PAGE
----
Tech comes at a price

Malcolm Tarling from The Association of British Insurers, which represents much of the UK’s insurance and savings industry, warns that car tech is making some vehicles expensive to repair.

“I’ve seen a description of the average family car now equates to a computer on wheels. Even fairly basic stuff, like repairing or replacing headlights. Many are sealed units these days.”  

He says:

  • A lot of vehicle computer technology is packed near the car’s wings, so vulnerable to damage

  • Increased technology means higher repair costs – even for relatively minor incidents

  • Around 90% of road accidents are caused by human error

Are we over-relying on artificial intelligence?

If 90% of car accidents are down to human error, car makers have good reason to improve car safety technology.

Yet drivers are still legally at the helm of the wheel warns Dr Lisa Dorn, associate professor of driver behaviour at Cranfield University. “Even the most highly automated vehicle of the future may need to issue a take-over request when operational limits are reached,” she told Uswitch.

In other words, technology can only do so much, now and in the future. Dr Gemma Briggs, senior lecturer in psychology at the Open University, says if a driver knows their car won’t let them veer out of their lane, or exceed a speed limit, do they still need to pay attention to the basic driving environment? 

“If not, does this mean they have ‘spare’ attention to do other things – such as have a phone conversation or dictate a work document? What does this mean for their overall awareness of the driving situation?”

These are still difficult questions still to be addressed thoroughly.

Your car’s tech isn’t infallible

The technology needs to improve. Kamran Saleem is the MD of Solihull-based garage MotorServ, which sells used vehicles. Most vehicles for sale are equipped with high-tech ADAS driving kit. 

Some high-tech sensors are far too sensitive Saleem says. He gives an example – a car on a motorway overtaking a truck where the road is bending to the right, slightly.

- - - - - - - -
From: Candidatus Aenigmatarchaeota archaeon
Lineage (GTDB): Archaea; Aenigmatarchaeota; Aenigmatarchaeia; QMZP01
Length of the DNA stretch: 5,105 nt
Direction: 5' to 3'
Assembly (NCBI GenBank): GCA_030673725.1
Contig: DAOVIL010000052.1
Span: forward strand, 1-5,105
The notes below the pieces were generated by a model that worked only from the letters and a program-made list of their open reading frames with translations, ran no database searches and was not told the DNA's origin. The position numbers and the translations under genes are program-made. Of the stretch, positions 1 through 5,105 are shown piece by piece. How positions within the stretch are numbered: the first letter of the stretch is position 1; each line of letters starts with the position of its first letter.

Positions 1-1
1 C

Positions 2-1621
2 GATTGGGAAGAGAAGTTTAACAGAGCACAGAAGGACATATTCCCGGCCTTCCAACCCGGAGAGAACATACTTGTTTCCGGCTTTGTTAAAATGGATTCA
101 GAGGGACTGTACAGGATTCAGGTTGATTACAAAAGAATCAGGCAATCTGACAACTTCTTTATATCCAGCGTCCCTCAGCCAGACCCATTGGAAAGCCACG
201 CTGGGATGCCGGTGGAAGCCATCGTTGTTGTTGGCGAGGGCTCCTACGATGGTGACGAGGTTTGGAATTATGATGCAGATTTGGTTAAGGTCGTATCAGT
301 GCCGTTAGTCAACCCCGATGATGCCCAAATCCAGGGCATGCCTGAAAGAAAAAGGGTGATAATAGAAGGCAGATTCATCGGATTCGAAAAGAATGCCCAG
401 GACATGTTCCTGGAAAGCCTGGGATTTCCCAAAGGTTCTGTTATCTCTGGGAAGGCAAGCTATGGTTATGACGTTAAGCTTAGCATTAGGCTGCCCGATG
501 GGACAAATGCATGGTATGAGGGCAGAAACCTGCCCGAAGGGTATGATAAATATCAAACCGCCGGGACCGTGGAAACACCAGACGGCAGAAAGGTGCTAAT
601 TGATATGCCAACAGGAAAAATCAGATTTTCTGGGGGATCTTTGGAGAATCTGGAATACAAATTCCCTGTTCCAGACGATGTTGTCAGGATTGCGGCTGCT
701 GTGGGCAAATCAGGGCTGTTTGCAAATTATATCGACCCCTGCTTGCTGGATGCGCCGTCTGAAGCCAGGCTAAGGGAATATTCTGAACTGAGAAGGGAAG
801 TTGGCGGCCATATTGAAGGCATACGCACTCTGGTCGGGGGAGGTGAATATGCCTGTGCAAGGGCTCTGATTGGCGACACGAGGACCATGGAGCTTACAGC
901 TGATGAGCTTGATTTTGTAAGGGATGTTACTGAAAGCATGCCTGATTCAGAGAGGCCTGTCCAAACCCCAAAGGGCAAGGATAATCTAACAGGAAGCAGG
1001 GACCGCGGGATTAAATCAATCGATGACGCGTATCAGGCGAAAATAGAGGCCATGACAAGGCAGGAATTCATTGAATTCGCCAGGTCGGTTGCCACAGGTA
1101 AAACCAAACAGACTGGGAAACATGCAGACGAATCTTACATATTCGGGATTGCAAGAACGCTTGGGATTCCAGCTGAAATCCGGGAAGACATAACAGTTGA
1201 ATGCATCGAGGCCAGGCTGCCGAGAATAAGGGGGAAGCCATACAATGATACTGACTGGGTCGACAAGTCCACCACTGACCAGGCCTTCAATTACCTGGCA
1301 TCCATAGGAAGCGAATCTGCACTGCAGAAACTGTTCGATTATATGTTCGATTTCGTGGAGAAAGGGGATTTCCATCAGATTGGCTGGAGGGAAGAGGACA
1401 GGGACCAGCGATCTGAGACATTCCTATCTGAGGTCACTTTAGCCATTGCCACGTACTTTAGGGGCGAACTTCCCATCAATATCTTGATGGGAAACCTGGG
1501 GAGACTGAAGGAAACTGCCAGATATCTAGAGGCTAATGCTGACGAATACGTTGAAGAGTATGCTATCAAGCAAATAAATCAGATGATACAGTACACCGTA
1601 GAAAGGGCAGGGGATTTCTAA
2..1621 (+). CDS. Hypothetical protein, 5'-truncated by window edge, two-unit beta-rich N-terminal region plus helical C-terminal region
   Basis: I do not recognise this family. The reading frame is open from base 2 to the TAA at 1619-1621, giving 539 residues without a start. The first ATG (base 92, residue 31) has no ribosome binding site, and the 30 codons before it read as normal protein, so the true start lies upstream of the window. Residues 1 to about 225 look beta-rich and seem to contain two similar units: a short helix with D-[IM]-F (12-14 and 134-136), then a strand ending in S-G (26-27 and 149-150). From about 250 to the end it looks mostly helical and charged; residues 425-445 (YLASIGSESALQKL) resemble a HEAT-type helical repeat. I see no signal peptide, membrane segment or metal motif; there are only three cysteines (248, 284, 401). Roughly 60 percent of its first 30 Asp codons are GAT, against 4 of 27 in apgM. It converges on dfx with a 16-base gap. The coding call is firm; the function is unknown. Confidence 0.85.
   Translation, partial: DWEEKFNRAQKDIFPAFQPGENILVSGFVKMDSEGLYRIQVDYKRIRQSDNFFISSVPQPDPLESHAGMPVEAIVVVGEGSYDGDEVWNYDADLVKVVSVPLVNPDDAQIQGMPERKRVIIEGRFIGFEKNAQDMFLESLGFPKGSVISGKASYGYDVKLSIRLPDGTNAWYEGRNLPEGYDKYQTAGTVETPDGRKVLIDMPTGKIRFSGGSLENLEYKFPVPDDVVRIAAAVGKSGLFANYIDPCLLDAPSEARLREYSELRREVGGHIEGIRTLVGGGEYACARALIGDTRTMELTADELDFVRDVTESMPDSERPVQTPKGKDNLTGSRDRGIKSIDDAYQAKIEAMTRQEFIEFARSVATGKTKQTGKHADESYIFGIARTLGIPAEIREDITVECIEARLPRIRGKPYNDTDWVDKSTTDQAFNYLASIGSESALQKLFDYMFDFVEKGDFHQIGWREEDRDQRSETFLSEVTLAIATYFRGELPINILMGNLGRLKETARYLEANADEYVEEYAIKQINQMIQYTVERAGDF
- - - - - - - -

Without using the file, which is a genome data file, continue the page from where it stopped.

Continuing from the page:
You put your indicator on and move to overtake. Just as you overtake the truck your car suddenly brakes because the looming mass of the large truck, following the curvature of the road, has confused the car’s sensors

This is potentially a tricky situation not just for the car and truck but for any vehicle behind

Does black box tech make your premium lower?

In some circumstances, black box insurance or ‘telematics’ means if you drive with care your insurance premium may go down. Black box insurance measures your driving style – speed, cornering, braking. Your premium is based on your driving record. 

This can be good for drivers who want to prove they’re safe behind the wheel – including inexperienced drivers, older people and those with driving convictions.   

Will future safety tech help keep your premium down?

Up to a point. Expect more driver support and automation tech but more complexity, which will add pressure to the cost of insurance repairs. 

All ADAS systems can require a lot of re-calibration after a crash. Some components are increasingly complex, like lights and windscreens. Even something as simple and ‘cheap’ as a windscreen can include: 

  • autonomous emergency braking tech

  • a head-up display 

  • heated element to keep the screen from fogging

Don’t get too carried by the tech on offer, however ‘smart’ it claims to be. Technology itself can be distracting (as Dr Dorn and Dr Briggs point out). While ADAS driving tech systems have their place, the bulk of your insurance premium is calculated on where you live and other details about your life. 

More safety tech doesn’t automatically make your premium cheaper – but it may help. 

Remember, the biggest safety feature any car has is the brain behind the wheel.

Is a dash cam still relevant?

Dash cams still can potentially act as an accident witness. Dash cam maker Nextbase told Uswitch that more than 40 insurers now accept dash cam footage – with discounts on premiums offered, in some cases. 

In almost 40% of split liability claims, Nextbase says video evidence would have changed the outcome to no-fault, according to its research. 

  • Some dash cams include time and date stamps and even G-force sensors

  • Some insurers recognise that drivers who fit a dash cam are often more cautious behind the wheel

  • Low end models can start from £70 right up to £300 or more 

What is the safest car in 2021? 

The 2021 What Car? Safety Awards with Thatcham Research awarded the VW ID.3 the top safety award thanks to its collision-avoidance systems, lane departure support and standard-fit multi-collision braking system.

The compact Toyota Yaris was a runner up. “It’s crash avoidance credentials are strong, having scored 85% for Safety Assist,” said What Car?. The Yaris also offers good protection to other road users.

The Seat Leon was a runner up also, alongside the Yaris. “Its Adult Occupant protection score was the benchmark for the year and the introduction of a centre airbag to prevent occupant-to-occupant interaction in a side impact supported that result,” said Thatcham Research.